“The bother and troubles that your charge give you are the bother and troubles of obedience. If you bear them with a little bit of fidelity, they will produce in your soul a great interior prayer; God will give you this when it pleases Him to do so. Let Him have His way.” (Jean de Bernières to Mectilde de Bar)
On 28 August 1650, Mother Mectilde arrived at Rambervillers, the monastery of her profession as a Benedictine, having been elected prioress by the community. Mother Mectilde finds Rambervillers in dire straits. It is not the harbour of silence and peace that one would expect a Benedictine cloister to be. On 7 January 1651, Mother Mectilde writes to her faithful friend and counselor Jean de Bernières:
You will know that we are in [the midst of] wars, alarms, and apprehensions. Here all one talks about is sword, and fire, and famine. The few people who remain in this [part of the] country are nearly in despair, so extreme are their woes. Our house is always full of people who fling themselves into it to avoid the rifle shots of the soldiers who fire on those whom they meet. Alas! You used to say to me sometimes that I needed to be at Rambervillers in order to die a solitary. It is a strange solitude here.
Jean de Bernières replies to Mother Mectilde:
The sufferings, necessities, and extremities in which you find yourselves would cause me to grieve did I not know the designs that God has upon you, which is to reduce you to nothingness so that you might live entirely for Him. All the same, my dear sister, make use of the means that Providence makes available to you to get out of the place where you are, because of the extremity to which the war has reduced you. It is better that you should withdraw to Paris, to subsist there and to get subsistence for your refuge to help your sisters in Lorraine, than to have a convent where you might live in solitude, or to take over an abbey. Since Divine Providence has attached you where you are, you must die the death of obedience and of the Cross there. The bother and troubles that your charge give you are the bother and troubles of obedience. If you bear them with a little bit of fidelity, they will produce in your soul a great interior prayer; God will give you this when it pleases Him to do so. Let Him have His way. Don’t torment yourself over your interior prayer: do it as you can, and as God allows you to do it, and that’s enough. Those loving unions, those mystic reposes, that you envisage, haven’t the value of the pure suffering that is yours, since you have neither divine consolation nor human.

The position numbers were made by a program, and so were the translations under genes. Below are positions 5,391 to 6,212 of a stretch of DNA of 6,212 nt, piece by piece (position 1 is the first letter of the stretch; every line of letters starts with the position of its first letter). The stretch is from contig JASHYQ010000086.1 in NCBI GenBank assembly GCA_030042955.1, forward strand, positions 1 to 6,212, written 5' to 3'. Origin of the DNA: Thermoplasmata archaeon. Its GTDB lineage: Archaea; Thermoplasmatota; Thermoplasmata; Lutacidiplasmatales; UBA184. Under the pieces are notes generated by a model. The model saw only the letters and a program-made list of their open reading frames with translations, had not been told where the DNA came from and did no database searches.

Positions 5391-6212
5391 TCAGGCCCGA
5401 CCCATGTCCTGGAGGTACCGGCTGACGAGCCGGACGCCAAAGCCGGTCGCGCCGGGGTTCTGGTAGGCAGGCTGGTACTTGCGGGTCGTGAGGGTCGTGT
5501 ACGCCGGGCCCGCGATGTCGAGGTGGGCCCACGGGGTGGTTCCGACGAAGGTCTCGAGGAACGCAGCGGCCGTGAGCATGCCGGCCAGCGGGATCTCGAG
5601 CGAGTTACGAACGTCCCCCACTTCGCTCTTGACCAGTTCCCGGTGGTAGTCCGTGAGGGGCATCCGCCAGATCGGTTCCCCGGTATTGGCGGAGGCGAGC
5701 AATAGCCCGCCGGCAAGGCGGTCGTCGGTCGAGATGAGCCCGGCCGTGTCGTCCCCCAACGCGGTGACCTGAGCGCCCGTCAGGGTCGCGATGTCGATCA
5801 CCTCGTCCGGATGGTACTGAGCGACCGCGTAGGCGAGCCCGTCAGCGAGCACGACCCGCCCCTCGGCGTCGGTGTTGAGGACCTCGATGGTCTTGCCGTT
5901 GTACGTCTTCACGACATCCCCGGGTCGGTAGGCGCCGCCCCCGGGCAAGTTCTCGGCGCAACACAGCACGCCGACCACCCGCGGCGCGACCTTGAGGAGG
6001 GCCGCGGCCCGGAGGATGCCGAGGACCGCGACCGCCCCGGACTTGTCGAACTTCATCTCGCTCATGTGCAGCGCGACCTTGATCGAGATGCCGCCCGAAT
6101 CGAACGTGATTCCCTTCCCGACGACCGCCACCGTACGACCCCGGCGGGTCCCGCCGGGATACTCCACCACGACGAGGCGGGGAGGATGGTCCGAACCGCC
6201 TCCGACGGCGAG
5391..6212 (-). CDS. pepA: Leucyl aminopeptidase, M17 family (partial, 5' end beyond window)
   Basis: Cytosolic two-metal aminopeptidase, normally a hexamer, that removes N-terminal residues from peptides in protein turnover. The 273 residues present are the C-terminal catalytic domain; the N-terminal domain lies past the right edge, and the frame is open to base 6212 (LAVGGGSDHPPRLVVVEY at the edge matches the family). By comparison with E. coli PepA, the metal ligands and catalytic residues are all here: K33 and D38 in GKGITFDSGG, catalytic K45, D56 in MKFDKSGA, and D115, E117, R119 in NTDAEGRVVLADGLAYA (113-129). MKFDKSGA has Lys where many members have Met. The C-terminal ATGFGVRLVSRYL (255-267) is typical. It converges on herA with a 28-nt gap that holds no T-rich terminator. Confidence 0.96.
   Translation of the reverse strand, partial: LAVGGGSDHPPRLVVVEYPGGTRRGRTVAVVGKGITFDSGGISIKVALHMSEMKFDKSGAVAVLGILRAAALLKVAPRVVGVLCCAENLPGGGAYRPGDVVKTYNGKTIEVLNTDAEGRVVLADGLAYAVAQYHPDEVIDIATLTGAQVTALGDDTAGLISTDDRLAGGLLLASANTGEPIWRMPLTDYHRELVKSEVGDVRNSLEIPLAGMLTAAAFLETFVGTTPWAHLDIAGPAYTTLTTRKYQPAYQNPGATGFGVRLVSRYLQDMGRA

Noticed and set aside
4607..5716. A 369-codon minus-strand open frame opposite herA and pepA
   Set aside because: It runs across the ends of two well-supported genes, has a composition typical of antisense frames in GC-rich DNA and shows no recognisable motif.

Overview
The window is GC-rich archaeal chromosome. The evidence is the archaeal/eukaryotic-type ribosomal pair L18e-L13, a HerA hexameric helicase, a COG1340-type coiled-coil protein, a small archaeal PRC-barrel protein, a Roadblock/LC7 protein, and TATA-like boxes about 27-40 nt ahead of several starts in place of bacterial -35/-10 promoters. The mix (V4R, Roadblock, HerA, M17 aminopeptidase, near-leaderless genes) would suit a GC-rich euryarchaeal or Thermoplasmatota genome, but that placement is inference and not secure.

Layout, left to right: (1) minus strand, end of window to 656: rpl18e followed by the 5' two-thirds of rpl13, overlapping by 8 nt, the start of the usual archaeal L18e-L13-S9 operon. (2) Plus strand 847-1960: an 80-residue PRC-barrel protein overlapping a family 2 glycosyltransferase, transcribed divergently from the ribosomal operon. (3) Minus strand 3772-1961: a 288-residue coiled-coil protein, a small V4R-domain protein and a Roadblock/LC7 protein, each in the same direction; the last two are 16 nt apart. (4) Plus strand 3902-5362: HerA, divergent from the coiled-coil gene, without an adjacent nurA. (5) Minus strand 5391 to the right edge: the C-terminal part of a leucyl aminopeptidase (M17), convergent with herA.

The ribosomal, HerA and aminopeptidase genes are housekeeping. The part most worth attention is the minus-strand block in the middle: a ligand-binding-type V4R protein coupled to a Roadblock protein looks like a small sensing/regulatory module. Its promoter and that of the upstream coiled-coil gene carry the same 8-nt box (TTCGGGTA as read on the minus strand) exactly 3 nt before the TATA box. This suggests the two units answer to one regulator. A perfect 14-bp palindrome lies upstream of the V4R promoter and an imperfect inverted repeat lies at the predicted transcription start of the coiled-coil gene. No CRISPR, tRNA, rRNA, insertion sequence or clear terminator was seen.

Personally, I find great wisdom in Bernières counsel to Mectilde de Bar. When one finds oneself in distressing circumstances, one is bound to make use of “the means Providence makes available” to get oneself out of the situation. God asks no one to remain inactive in the face of suffering, be it one’s own suffering or that of others. Once, however, one has done all that is humanly possible to change one’s circumstances, if nothing avails, the best thing is to abandon oneself to the Will of God, and to go forward humbly, trusting in God’s Providence and saying, with the holy prophet Job and with Saint Thérèse of the Child Jesus and of the Holy Face, “Even though He slay me, yet will I trust Him” (Job 13:15), and again, with the psalmist, “In te, Domine, speravi; non confundar in aeternum — In Thee, O Lord, have I hoped; let me not forever be put to shame” (Psalm 30:2).